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Home » Biology Articles » Cell biology » The return of the peroxisome » Partitioning of peroxisomes during cell division

Partitioning of peroxisomes during cell division
- The return of the peroxisome


Even though new peroxisomes can form from the ER, faithful segregation of these, like other, organelles during cell division is necessary. For multi-copy organelles, the traditional view has been that stochastic principles suffice. However, it is now becoming clear that strict rules govern the inheritance of non-nuclear organelles, which require many accessory factors, such as cytoskeletal proteins, motor proteins and specific linker proteins. Certainly, in the case of autonomously multiplying organelles, a suite of proteins are required for organellar fission to maintain their numbers (Okamoto and Shaw, 2005Go).

Peroxisomes turn out to be no exception to these rules. S. cerevisiae is an attractive model for studies of peroxisome partitioning because its polar bud growth necessitates extra care to make sure that each bud receives a full complement of organelles. Real-time imaging of yeast with peroxisomes labeled with CFP-PTS1 over several division cycles indicated that peroxisomes are equally distributed between mother and daughter cells (Hoepfner et al., 2001Go). During partitioning, part of the peroxisome population remains relatively statically associated with the cortex of the mother cell, whereas the rest moves in a more dynamic way towards and into the bud. Deleting the gene encoding the dynamin-like protein Vps1p (see below) results in a single, giant peroxisome per cell. Surprisingly, the single peroxisome is faithfully distributed over the next generations of cells, mimicking the precision of nuclear division. In common with the transport of mitochondria, vacuoles and secretory vesicles along the actin cytoskeleton in yeast, the myosin motor Myo2p carries peroxisomes along actin cables into the bud.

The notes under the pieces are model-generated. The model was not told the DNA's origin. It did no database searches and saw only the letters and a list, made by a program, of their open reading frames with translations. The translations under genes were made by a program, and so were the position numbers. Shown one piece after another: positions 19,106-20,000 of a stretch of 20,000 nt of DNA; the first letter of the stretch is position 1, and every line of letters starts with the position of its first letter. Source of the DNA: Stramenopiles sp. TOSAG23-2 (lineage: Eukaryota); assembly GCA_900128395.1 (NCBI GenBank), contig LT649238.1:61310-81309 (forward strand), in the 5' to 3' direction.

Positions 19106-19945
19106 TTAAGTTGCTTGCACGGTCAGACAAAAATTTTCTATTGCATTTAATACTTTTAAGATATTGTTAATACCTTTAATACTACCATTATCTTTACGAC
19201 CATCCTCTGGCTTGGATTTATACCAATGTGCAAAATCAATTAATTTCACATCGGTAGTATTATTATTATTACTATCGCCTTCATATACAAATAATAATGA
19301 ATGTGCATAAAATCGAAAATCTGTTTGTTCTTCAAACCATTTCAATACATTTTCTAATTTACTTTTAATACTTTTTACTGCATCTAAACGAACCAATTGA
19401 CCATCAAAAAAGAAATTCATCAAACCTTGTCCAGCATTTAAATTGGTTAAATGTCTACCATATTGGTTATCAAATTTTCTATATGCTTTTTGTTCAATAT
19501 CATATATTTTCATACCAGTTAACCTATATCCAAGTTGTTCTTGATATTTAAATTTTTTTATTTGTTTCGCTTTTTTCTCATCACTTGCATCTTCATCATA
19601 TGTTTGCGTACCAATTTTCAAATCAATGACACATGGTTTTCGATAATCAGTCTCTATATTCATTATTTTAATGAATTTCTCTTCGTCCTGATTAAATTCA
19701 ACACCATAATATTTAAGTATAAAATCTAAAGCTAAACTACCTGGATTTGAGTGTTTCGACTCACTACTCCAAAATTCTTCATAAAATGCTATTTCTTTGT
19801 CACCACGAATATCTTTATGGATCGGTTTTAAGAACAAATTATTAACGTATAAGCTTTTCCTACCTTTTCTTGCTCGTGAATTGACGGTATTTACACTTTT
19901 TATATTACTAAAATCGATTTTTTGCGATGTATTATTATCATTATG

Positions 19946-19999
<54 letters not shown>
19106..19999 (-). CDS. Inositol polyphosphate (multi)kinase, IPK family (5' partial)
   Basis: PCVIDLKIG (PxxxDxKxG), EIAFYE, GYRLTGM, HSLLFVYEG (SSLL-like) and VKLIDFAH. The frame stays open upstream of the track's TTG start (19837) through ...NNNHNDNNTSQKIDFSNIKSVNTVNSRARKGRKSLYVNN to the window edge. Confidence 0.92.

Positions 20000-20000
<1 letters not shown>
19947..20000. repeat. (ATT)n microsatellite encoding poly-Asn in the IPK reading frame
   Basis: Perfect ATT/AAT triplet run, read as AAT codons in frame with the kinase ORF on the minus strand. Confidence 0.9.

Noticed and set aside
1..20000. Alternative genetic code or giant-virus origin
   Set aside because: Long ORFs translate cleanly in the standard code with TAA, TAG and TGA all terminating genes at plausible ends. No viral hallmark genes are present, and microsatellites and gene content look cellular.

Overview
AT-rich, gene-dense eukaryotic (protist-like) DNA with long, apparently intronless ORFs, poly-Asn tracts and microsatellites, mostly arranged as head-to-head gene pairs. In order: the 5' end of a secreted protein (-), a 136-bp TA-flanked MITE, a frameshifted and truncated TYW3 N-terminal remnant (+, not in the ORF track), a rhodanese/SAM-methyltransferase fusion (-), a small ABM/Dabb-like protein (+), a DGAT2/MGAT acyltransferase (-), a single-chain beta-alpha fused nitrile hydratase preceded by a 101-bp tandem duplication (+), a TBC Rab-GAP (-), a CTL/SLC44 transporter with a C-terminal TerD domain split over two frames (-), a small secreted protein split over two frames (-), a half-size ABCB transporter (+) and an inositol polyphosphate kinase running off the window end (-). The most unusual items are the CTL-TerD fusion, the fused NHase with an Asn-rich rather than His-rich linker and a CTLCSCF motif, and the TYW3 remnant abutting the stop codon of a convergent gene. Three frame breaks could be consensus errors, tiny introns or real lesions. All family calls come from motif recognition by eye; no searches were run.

Recently, a new participant in this process was described (Fagarasanu et al., 2005Go). Inp1p is a peroxisome-associated protein identified in a genome-wide screen assigning subcellular locations to yeast open reading frames (Huh et al., 2003Go). Deletion of INP1 or its overexpression has dramatic effects on peroxisome partitioning. In its absence, almost all the peroxisomes move into the bud. However, upon its overexpression, they all remain in the mother cell close to the cortex. Overexpressed INP1 is associated with both peroxisomes and the cortex. Fagarasanu et al. suggest that it tethers some of the peroxisomes to the mother cell cortex to immobilize them and prevent them from entering the bud. To leave some peroxisomes free to move to the bud, Inp1p levels must be critically controlled. Indeed, Fagarasanu et al. find that they fluctuate during the cell cycle.

It is clear that additional proteins that remain to be identified are involved in peroxisome partitioning. Cortical protein(s) must bind to Inp1p, for example, and a (membrane) protein probably anchors Myo2p to peroxisomes. The involvement of the actin cytoskeleton may be particular to S. cerevisiae. In mammalian cells, peroxisomes move along microtubules, propelled by dynein or kinesin motor proteins. Whether these are responsible for peroxisome partitioning during mammalian cell division is not yet clear.

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